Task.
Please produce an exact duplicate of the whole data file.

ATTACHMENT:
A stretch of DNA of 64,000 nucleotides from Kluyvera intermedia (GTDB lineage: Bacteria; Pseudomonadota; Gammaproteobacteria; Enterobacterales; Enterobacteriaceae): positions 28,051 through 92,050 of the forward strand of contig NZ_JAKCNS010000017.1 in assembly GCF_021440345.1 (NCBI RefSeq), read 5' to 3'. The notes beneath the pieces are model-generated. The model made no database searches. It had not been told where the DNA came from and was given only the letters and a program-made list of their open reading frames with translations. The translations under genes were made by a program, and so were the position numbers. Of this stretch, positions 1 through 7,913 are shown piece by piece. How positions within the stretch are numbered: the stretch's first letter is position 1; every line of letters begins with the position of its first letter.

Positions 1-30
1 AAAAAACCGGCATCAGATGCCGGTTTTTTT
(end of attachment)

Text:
A stretch of DNA of 64,000 nucleotides from Kluyvera intermedia (GTDB lineage: Bacteria; Pseudomonadota; Gammaproteobacteria; Enterobacterales; Enterobacteriaceae): positions 28,051 through 92,050 of the forward strand of contig NZ_JAKCNS010000017.1 in assembly GCF_021440345.1 (NCBI RefSeq), read 5' to 3'. The notes beneath the pieces are model-generated. The model made no database searches. It had not been told where the DNA came from and was given only the letters and a program-made list of their open reading frames with translations. The translations under genes were made by a program, and so were the position numbers. Of this stretch, positions 1 through 7,913 are shown piece by piece. How positions within the stretch are numbered: the stretch's first letter is position 1; every line of letters begins with the position of its first letter.

Positions 1-30
1 AAAAAACCGGCATCAGATGCCGGTTTTTTT